This is a little bit of follow-up after the big post from earlier this month.
First off, I've been floored by the response to it. I've been happiest of all that very little of the reaction has been to how it was written, much as I like having my ego stroked. The focus instead has mostly been on what I was writing about, and that's where I'd hoped it would be. Some of you have shared that it even sparked some reevaluation, and I'm humbled and grateful to be a part of that. I've even been encouraged to submit it to a Buddhist publication, so I've done just that. Fingers crossed.
On a side note, one or two of you asked how to follow this blog, since I've bailed on Twitter and Facebook. It sounds quaint to hear it in the era of social media silos (if only AOL had hung in there a little longer!) but I'm a proud and stubborn advocate of using RSS news readers to follow the sites I like. NewsBlur is my current favorite reader.
But if you don't use a feed reader and don't want to start, there are services out there that will allow you to subscribe to sites' feeds and get simple email alerts when they update. They're pretty simple. You add my site, I make a post, you get an email. BlogTrottr, which is freemium, appears to be big, and internet Swiss army knife IFTTT has an RSS-to-email script too.
One other thing I want to share:
We did belt testing at Unity Martial Arts last Saturday. Cuong Nhu's Grand Master came to town personally to oversee the testing. I got my first stripe, and my wife got her second. We busted our asses to show what we'd learned, and then we went back later that night for a party.
One of the things that drew me to the dojo and to this discipline is that it it's not just blocks and punches. They aim for development of the whole person, not just the body. You're asked to learn philosophical and moral principles and discuss them at every test. When you test up to the next full belt color, you are required to give a short speech to the dojo.
Jo gave her speech on Saturday. Jo is a fellow laser nerd and a delightful woman who is leaving us soon to study and teach in Japan. She talked a lot about the impact of our community on her life, and she shared her story with an honesty and vulnerability that I almost never see outside of a recovery meeting. Hers is a story of being abused and cast out, of losing trust in other people and faith in herself. Then she found Unity Martial Arts, and there she found another way. She worked with her mind and body. She built herself up. Now she's going to Japan.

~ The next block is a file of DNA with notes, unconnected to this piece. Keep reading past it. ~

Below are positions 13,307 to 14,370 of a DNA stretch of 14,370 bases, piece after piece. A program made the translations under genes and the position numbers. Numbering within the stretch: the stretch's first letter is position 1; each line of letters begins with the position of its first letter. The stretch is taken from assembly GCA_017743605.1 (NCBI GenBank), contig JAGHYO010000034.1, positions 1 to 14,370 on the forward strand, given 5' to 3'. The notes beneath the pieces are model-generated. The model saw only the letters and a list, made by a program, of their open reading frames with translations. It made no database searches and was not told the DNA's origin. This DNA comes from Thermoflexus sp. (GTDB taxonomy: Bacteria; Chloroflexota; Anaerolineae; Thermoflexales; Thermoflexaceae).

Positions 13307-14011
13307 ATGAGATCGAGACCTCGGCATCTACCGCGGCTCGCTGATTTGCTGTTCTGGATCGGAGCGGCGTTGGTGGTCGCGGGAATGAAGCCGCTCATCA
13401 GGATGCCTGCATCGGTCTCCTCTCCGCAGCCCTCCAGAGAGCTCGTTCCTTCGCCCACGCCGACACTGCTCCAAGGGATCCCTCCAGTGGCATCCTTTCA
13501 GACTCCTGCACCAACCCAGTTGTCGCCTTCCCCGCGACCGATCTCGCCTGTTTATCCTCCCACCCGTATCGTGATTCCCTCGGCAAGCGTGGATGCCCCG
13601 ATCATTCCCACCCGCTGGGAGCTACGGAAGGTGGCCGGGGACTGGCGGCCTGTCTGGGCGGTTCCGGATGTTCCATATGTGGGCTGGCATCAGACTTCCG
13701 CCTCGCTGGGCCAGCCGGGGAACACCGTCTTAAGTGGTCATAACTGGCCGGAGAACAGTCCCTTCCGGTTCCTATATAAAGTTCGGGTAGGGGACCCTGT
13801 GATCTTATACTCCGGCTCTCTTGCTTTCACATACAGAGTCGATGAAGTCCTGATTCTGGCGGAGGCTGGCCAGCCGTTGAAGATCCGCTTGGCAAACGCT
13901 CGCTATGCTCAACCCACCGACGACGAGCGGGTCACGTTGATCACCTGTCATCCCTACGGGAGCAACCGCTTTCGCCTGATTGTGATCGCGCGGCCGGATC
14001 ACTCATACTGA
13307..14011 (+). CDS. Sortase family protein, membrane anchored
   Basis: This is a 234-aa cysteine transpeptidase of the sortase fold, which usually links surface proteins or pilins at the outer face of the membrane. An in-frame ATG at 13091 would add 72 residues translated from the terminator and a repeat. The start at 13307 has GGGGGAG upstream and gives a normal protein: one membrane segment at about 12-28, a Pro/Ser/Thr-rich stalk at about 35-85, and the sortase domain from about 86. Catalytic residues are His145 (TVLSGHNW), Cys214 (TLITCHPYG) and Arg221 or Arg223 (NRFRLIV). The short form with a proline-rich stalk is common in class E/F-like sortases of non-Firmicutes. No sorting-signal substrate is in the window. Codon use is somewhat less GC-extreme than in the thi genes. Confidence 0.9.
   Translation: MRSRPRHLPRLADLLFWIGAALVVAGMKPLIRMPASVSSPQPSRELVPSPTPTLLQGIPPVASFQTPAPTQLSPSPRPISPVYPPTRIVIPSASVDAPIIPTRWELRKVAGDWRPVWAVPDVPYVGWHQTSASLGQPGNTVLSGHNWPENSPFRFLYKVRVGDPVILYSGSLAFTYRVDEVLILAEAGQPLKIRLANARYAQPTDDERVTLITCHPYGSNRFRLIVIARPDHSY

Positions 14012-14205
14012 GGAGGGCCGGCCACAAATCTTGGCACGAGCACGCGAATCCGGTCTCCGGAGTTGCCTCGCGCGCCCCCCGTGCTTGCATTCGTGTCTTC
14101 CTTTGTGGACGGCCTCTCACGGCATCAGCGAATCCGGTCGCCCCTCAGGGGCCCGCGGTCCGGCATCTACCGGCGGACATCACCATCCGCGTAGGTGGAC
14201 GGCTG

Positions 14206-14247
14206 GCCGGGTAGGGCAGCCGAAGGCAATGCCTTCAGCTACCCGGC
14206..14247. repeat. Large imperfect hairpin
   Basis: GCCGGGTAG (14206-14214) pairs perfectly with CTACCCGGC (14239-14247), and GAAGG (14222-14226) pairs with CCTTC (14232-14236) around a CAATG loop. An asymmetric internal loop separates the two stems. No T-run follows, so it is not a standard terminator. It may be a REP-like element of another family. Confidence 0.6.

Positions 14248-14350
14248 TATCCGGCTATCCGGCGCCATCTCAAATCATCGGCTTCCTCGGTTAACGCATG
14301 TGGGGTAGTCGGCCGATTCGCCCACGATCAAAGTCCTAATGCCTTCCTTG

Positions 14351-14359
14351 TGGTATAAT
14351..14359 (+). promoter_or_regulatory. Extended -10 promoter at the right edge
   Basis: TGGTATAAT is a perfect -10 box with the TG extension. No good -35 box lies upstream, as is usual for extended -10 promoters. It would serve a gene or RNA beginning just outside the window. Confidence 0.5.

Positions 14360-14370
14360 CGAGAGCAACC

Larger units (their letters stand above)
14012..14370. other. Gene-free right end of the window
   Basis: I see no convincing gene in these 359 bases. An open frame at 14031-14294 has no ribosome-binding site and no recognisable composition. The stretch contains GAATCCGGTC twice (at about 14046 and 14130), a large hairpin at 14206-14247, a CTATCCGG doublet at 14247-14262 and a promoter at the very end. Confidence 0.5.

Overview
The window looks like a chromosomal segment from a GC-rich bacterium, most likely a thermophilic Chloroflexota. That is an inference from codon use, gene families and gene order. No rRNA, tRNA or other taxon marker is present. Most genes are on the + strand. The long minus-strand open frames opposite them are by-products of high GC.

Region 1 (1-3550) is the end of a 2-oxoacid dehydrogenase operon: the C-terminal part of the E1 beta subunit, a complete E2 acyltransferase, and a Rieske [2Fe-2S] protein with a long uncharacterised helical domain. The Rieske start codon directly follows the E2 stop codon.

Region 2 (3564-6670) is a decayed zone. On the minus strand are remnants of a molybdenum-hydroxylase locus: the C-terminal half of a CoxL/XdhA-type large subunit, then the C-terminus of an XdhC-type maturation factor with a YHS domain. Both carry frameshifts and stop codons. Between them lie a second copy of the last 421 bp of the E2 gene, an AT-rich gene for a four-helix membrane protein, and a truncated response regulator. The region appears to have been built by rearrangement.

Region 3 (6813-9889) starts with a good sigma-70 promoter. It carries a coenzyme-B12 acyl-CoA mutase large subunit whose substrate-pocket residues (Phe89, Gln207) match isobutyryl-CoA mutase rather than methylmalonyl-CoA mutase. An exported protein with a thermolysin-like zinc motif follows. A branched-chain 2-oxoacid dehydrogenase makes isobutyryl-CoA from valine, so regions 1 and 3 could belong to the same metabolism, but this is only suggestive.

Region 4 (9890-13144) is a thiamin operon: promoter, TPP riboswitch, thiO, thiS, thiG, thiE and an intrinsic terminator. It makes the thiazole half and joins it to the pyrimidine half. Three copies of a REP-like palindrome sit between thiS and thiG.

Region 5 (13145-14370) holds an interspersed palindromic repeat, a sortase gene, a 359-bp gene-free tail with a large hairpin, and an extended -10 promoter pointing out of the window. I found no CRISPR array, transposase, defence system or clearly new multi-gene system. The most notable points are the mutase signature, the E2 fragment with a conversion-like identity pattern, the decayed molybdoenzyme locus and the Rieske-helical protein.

Most of us were in tears by the end of her speech. We cheered. I hugged her and told her how grateful I was to have gotten there just in time to know her.
At the party, Sensei Tanner, who runs the dojo, asked her and the departing seniors to share what they'd learned from their experiences there. I heard young men and women less than half my age share wisdom that it took me four decades and addiction recovery to learn. They spoke of wanting to be better, not just for themselves but for the rest of us. They figured that if they could be better for us, that would help us be better too.
They weren't merely parroting things that they'd been told. Hundreds of recovery meetings have finely attuned my ears to the difference between sharing and reciting. These kids were sharing from their bones. How did they know this stuff?
I thought back to what I previously wrote about Unity: I know that I have at least three Sanghas now: My family, my recovery family, and my church. I wonder if the dojo is a fourth.
I don't wonder anymore.
I'm still in my own way there. It'll take time for me, as it always does. But it's a home. I saw it reflected in the floodwaters of a dozen pairs of eyes that night. And when I saw that, I knew I had to tell Gaylan.
Sensei Gaylan mostly teaches the kids. He's amazing at it. Before I left, I told him. I thanked him for being so good with my children. I told him of how they love him, how he's changed them. I told him that it mattered. "This is a good place," I said, my own eyes threatening to well up yet again, and I walked away before I made either of us feel too awkward. Then I herded my kids toward the van and bedtime.
We have a lot of slogans and cliches in recovery, but probably the most prominent among them is Keep Coming Back. You drank or used again? Keep Coming Back. You got arrested? Keep Coming Back. Blew up your career or family? Wrecked your car? Subscribe to politics that I find odious and destructive? Keep Coming Back.
It's an invitation to join us, to be part of us and partake of how we stay sober. It's often said lightly, but there is a bottomless depth of love to it, love tinged with a desperate recognition of its primal capacity to bestow and sustain life. We could just as easily be saying Please Don't Die. But we don't. We say Keep Coming Back.
That phrase rang in my ears as I drove away. I couldn't wait to come back.